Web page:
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CONTRACT LAW
Contracts Act 1950 – Exclusion clause – Housing/Shop house Loan Agreement – Breach of Loan Agreement – Termination of Sale and Purchase Agreement – Whether an exclusion clause in an agreement entered into between two parties, a house buyer and a bank may be struck out by the provisions of Section 29 of the Contracts Act 1950


CIMB Bank Berhad v Anthony Lawrence Bourke and Anor
[2018] 1 LNS 1887, Federal Court

see the grounds of judgment here

Facts The Respondents are husband and wife. They are foreigners and living in the United Kingdom. To finance their purchase of a property, they applied for and was granted a term loan by the Appellant bank. The loan was provided under the Housing/Shop house Loan Agreement (Loan Agreement). The property purchased was still under construction and payment was to be made progressively against the certificate of completion issued by the architect at each progress billing. Subsequently, the developer sent an invoice to the Appellant for payment. Eight days after receipt of the invoice, the disbursement department of the Appellant sent an email requesting its branch to conduct site visit inspection on the property. The Appellant did not notify either the developer or the Respondents on the need of a site visit inspection as an additional condition to disburse payment on the Invoice. The Appellant also had never made any request to the developer to extend the invoice Due Date in order for them to conduct the site visit. The sum remained unpaid which led to the termination of the Sale and Purchase Agreement (‘SPA’). The Respondents filed a claim against the Appellant seeking for damages suffered resulting from the termination of the SPA on the ground of breach of contract and/or negligence and breach of fiduciary duty. The learned Judicial Commissioner dismissed the claim as it was found that Clause 12[1] of the Loan Agreement absolved any liability against the Appellant. Dissatisfied with the decision of the High Court, the Respondents appeal to the Court of Appeal and the Court of Appeal concluded that the Appellant had breached its main obligation under the Loan Agreement when it failed to fulfil the terms to pay the invoice issued directly to it under the Loan Agreement. Hence, this appeal.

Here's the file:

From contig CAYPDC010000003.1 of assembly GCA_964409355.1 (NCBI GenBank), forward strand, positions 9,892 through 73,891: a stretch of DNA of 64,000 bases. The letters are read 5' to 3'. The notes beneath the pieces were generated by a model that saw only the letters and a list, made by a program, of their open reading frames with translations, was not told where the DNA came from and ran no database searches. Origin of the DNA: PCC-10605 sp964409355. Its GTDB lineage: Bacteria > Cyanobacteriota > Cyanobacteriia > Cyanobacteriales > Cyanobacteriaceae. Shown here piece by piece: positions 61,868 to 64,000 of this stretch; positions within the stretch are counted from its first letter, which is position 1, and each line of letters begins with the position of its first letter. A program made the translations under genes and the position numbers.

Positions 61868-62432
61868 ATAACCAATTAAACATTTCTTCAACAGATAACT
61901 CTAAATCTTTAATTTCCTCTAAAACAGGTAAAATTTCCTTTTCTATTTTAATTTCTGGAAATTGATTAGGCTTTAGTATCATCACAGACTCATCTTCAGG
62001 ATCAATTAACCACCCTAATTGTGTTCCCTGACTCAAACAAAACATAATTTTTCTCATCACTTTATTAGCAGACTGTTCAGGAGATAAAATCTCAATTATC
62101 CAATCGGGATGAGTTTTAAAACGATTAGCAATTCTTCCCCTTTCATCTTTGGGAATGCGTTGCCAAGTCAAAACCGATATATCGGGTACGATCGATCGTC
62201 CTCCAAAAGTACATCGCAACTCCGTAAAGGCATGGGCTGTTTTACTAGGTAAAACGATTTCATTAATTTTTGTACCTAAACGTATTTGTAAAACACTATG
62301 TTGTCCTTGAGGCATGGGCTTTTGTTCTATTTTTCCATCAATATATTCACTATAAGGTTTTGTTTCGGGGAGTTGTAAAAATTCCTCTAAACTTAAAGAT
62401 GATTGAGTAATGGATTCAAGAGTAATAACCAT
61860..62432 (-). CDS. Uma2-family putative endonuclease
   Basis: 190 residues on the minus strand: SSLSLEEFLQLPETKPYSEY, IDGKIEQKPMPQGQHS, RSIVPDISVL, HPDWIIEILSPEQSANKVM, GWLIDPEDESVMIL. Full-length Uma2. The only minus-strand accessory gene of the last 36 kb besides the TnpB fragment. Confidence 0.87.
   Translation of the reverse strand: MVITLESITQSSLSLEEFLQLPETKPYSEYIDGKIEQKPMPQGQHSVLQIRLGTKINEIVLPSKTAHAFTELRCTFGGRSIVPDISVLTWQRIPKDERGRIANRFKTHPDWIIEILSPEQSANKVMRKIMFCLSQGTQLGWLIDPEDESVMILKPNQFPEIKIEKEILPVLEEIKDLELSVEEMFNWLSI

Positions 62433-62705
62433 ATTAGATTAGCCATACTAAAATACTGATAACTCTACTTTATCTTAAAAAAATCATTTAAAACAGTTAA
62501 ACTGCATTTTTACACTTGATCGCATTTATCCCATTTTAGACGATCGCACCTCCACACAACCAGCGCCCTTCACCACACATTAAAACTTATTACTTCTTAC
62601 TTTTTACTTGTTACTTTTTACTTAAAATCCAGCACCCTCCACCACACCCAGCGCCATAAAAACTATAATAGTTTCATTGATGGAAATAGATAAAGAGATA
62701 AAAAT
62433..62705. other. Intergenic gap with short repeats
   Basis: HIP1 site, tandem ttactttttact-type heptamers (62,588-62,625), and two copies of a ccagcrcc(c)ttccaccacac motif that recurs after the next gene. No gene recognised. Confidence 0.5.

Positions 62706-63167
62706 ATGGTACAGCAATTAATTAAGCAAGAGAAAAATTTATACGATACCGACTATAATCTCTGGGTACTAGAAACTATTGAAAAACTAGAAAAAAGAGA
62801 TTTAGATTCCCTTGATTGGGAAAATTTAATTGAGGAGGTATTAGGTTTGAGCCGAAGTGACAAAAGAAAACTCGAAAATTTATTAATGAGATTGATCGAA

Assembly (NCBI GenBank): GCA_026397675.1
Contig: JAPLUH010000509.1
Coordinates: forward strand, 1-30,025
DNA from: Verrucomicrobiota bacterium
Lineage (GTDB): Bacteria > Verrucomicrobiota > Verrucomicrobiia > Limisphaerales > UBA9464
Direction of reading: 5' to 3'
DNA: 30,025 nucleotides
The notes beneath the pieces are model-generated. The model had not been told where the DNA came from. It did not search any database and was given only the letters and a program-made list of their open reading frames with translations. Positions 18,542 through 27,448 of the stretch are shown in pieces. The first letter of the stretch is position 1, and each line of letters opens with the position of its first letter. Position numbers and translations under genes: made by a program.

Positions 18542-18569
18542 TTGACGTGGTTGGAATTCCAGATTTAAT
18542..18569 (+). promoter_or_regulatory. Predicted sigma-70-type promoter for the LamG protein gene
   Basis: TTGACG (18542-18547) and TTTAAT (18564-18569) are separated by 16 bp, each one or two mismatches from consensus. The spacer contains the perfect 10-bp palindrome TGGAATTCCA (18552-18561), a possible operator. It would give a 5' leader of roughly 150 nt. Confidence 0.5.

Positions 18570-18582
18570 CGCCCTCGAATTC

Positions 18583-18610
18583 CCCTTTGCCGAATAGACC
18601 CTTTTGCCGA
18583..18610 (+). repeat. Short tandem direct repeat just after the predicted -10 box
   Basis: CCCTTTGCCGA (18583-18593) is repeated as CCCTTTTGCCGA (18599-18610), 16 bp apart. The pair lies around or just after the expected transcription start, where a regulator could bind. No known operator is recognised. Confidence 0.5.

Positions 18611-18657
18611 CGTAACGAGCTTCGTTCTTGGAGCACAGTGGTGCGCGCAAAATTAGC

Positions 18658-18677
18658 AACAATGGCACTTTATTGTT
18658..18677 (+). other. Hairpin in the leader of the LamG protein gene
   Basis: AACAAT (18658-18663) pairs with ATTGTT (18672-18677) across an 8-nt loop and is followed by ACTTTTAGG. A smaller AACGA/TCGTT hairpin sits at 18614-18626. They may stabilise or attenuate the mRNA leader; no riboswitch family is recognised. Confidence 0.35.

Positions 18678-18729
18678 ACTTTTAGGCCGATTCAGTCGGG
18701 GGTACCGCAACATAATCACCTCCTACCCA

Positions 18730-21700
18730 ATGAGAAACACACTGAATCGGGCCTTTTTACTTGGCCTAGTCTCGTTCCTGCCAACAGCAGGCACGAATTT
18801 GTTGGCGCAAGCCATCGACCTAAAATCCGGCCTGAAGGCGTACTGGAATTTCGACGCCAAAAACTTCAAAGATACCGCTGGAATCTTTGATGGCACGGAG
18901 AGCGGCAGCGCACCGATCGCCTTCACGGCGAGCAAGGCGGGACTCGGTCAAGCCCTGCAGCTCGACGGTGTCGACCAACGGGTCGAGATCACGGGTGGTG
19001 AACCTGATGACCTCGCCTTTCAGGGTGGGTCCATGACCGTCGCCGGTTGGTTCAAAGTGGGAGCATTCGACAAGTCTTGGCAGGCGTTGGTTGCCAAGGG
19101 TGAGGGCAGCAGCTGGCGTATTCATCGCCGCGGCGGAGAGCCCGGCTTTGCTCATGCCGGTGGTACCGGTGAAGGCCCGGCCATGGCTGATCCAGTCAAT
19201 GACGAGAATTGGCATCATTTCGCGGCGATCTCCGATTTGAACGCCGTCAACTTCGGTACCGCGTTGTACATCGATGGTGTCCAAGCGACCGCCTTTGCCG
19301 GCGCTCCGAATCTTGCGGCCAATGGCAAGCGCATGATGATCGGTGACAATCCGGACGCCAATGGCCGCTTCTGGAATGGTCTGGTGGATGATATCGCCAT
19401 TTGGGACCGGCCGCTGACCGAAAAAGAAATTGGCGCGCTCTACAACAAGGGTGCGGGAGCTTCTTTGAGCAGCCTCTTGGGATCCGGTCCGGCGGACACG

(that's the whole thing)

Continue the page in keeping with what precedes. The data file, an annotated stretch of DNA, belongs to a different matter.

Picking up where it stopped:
Issue Whether an exclusion clause in an agreement entered into between two parties, a house buyer and a bank may be struck out by the provisions of section 29 of the Contracts Act 1950
[2].

Held In dismissing the appeal, the Federal Court found that mere limitations and/or some restrictions added into an exclusion clause is insufficient to invoke section 29 of the Act. However, Clause 12 of the Loan Agreement speaks of an absolute restriction to the Plaintiffs’ right to damages. As such, section 29 of the Act may be invoked and the exclusion clause rendered void.

 
 
[1] Liability: Notwithstanding anything to the contrary, in no event will the measure of damages payable by the Bank to the Borrower for any loss or damage incurred by the Borrower include, nor will the Bank be liable for, any amounts for loss of income or profit or savings, or any indirect, incidental consequential exemplary punitive or special damages of the Borrower, even if the Bank had been advised of the possibility of such loss or damages in advance, and all such loss and damages are expressly disclaimed.
[2] Agreements in restraint of legal proceedings void

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